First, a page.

|Crime and Punishment: Jack Addison|
by Bill McCann
London’s streets have always been crime-ridden. This series presents the tales of some of the individuals convicted of crimes, small and great, at the Middlesex and London assizes, Star Chamber, Court of Aldermen, etc. and their subsequent fate. Tyburn and Newgate are words that are resonant with the extremes of punishment in the 18th and 19th centuries and, naturally, both loom large in the series. However, there will also be articles on some of the more famous crimes in London’s more recent history.
Crime and Punishment: Jack Addison
by Bill McCann
Committed fifty-six Highway Robberies, and was executed at Tyburn in March, 1711.
This fellow was born in the parish of Lambeth, and for some time had been in the sea and land service, but for the most part of his life followed the trade of a butcher. He kept company much with ill women, especially one Kate Speed, and for the maintenance of her he went upon the footpad, committing several most notorious robberies of that nature with William Jewel and Peter Cartwright, the latter of whom was hanged at Tyburn, on Wednesday, the 18th of July, 1711.
One time, meeting with a parson between Westbourne Green and Paddington, he took from him five guineas, which putting into his own pocket, quoth Jack:
“Tis as safe there as in yours.”
“That I believe”, replied the parson,
“but I hope, sir, you’ll be so civil as to give me some of it back again”.
Said Jack then:
“Alas, sir, I wonder how a man in your coat can be so unconscionable as to desire anything out of this small matter; but I tell you what, sir; if you can tell me what part of speech your gold is, I’ll return it all again.”
The parson, thinking the money was his own again, told him it was a noun substantive, as anything was to which he could put ” a ” or ” the.”
“No, no”, replied Jack,
“you are out now; I perceive you are no good grammarian, for where your gold is at present it is a noun adjective, because it can be neither seen, felt, heard nor understood”.
So, leaving the parson to ruminate on his mistake, away Jack went about his unlawful business again.
A little while after this, meeting on the road betwixt Hammersmith and Kensington with one Palmer, a victualler, who formerly kept the King’s Head ale-house, in King’s Head Court, in Drury Lane, he took from him a silver watch and eighteen shillings; and Mr Palmer desiring Jack to give him some small matter to bear his charges up to London, quoth he:
“Had you been an honest trades- man, perhaps I might have considered you; but as I know you wear a blue flag, I will not give you a farthing, because all of your profession neither eat, drink nor think but at other men’s charges.”
Afterwards meeting betwixt Hampstead and Kentish Town with a barrister of Lincoln’s Inn, and taking from him a gold watch, a silver snuff box and two guineas, quoth he to Jack:
“I’d have you take care what you do, for I am a lawyer; and if you should come into my hands I should be very severe upon you”.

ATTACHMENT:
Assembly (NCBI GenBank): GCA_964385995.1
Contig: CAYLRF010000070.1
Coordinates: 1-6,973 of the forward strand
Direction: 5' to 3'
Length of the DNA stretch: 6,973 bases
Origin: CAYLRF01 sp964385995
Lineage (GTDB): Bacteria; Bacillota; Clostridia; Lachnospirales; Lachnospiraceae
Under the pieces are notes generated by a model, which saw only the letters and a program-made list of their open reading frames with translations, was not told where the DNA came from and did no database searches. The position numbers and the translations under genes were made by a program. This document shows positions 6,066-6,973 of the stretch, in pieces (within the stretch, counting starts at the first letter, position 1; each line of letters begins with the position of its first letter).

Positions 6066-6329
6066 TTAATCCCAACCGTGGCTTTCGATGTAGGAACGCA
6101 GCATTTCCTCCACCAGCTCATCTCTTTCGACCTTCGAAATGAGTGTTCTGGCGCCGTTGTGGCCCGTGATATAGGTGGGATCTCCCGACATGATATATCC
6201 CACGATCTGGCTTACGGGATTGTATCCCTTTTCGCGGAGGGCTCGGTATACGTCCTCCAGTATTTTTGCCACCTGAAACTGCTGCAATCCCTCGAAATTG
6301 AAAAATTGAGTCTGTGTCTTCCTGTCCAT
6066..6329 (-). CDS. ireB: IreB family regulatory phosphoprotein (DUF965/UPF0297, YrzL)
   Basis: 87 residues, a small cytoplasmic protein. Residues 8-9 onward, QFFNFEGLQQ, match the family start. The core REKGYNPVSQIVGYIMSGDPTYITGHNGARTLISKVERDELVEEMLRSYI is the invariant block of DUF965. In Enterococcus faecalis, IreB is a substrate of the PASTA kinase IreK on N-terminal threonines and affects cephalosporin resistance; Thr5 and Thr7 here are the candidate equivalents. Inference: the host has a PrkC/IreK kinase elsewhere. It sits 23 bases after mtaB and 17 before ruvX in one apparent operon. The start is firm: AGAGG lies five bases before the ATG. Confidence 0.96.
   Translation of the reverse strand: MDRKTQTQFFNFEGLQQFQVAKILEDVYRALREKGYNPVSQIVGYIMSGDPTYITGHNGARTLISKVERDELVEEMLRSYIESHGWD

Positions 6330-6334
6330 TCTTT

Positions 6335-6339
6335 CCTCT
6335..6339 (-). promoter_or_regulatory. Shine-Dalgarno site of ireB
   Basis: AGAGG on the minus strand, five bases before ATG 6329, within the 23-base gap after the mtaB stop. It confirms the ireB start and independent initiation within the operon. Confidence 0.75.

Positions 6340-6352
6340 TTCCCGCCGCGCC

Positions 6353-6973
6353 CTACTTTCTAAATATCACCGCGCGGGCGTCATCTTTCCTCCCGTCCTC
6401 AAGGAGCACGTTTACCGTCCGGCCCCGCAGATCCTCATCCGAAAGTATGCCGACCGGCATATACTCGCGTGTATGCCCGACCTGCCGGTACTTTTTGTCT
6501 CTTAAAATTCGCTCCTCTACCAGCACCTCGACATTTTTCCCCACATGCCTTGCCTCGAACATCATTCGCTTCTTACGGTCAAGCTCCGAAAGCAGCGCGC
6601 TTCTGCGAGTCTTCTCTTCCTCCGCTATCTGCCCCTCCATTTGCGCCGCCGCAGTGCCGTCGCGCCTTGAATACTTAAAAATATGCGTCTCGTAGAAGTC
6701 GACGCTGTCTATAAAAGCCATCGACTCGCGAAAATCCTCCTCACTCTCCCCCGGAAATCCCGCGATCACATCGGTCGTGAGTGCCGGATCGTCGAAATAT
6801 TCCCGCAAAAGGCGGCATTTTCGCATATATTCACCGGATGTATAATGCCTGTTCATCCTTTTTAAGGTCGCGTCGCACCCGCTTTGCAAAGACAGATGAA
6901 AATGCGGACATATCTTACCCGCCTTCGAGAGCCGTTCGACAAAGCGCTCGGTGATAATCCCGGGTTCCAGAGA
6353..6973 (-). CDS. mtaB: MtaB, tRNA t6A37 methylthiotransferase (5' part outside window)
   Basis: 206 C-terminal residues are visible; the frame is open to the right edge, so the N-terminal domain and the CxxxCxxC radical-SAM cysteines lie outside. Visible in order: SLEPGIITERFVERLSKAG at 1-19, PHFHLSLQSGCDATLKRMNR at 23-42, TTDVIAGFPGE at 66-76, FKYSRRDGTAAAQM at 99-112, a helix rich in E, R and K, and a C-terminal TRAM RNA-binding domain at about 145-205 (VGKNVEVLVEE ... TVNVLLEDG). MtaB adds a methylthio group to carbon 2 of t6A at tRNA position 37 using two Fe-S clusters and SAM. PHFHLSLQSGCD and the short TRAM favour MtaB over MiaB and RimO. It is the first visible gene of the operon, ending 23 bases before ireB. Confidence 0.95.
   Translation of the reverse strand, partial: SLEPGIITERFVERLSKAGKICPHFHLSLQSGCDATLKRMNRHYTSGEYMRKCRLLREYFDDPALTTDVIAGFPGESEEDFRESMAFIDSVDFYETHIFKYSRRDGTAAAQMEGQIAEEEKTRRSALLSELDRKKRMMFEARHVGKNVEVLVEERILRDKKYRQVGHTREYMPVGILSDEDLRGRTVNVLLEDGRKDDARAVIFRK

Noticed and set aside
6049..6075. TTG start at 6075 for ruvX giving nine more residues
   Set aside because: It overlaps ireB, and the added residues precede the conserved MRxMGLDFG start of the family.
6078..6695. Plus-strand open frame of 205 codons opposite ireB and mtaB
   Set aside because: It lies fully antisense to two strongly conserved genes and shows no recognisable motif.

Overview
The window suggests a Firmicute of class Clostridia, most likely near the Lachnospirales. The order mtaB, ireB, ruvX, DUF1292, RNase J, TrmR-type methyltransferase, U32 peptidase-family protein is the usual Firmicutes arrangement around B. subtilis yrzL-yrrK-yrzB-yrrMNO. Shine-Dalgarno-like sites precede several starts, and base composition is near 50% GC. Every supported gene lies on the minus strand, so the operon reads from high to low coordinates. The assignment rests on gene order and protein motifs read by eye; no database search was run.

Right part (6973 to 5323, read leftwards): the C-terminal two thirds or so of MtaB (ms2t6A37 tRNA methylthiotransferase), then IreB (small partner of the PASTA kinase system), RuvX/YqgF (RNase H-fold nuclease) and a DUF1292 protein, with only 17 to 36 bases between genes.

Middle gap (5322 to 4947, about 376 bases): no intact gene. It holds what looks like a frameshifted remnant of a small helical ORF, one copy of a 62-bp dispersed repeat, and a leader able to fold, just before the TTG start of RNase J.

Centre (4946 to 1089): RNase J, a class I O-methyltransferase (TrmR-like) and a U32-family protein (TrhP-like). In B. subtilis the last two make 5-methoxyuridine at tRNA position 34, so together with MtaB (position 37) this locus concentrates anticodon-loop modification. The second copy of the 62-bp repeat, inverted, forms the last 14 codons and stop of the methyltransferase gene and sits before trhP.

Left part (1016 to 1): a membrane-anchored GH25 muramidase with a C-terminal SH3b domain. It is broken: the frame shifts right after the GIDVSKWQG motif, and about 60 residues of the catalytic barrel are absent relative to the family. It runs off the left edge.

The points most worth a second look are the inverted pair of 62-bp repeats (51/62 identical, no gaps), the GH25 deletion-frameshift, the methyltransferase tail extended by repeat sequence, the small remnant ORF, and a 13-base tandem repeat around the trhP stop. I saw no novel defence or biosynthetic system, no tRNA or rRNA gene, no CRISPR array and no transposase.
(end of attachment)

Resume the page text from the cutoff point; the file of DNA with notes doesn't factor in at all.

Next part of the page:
“I value not the severity of all the lawyers in England, who only learn to frame their cases from public riddles and imitating Merlin’s prophecies, and so set all the Cross Row together by the ears; yet your whole law is not able to decide Lucian’s old controversy betwixt Tau and Sigma.”
So binding the lawyer hand and foot, he left him to plead his cause by himself.
Not long after this exploit, Jack, meeting a serjeant of the Poultry Compter coming from Islington, commanded him to stand and deliver, or else he would shoot him through the head. The fellow being surprised gave him forty shillings, desiring at the same time that he would be so civil as to return him what he pleased back again. But Jack knowing his rascally function, quoth:
“Sirrah, was the tenth part of a farthing to save your life, nay, your soul, I would not give it, because thou art the spawn of a broken shopkeeper, who takes delight in the ruin of thy fellow- creatures! The misery of a poor man is the offal on which you feed, and money is the crust you leap at; your walks in term time are up Fleet Street, but at the end of the term up Holborn and so to Tyburn, for the gallows is your purlieu, in which you and the hangman are quarter rangers; the one turns off, and the other cuts down.”
At these words, quoth the serjeant:
“And I hope I shall have the happiness of cutting you down too one of these days”.
“Perhaps so”,replied Jack,
“but you shall devour a great many more of the sheriff’s custards first”.
So tying him neck and heels, he bound the serjeant to his good behaviour, till some passengers came by to release him.
He had committed fifty-six robberies thus on foot, and at last being apprehended, upon the information of one Will Jewel, a prisoner in the Marshalsea Prison, in Southwark, for robbing his Excellency the Duke d”Aumont, the French Ambassador here, he was committed to Newgate, and tried at Justice Hall, in the Old Bailey, for assaulting and robbing on the queen’s highway Mr Matthew Beazly, Mr William Winslow, Mr Disney Stanniford, Mr Robert Sherwood and Mr Joseph Ashton, on the 30th of November and 20th of December, 1710, and the 6th of February, 1711. For which, being cast and condemned, he was hanged at Tyburn, on Friday, the 2nd of March following, aged twenty-three years.
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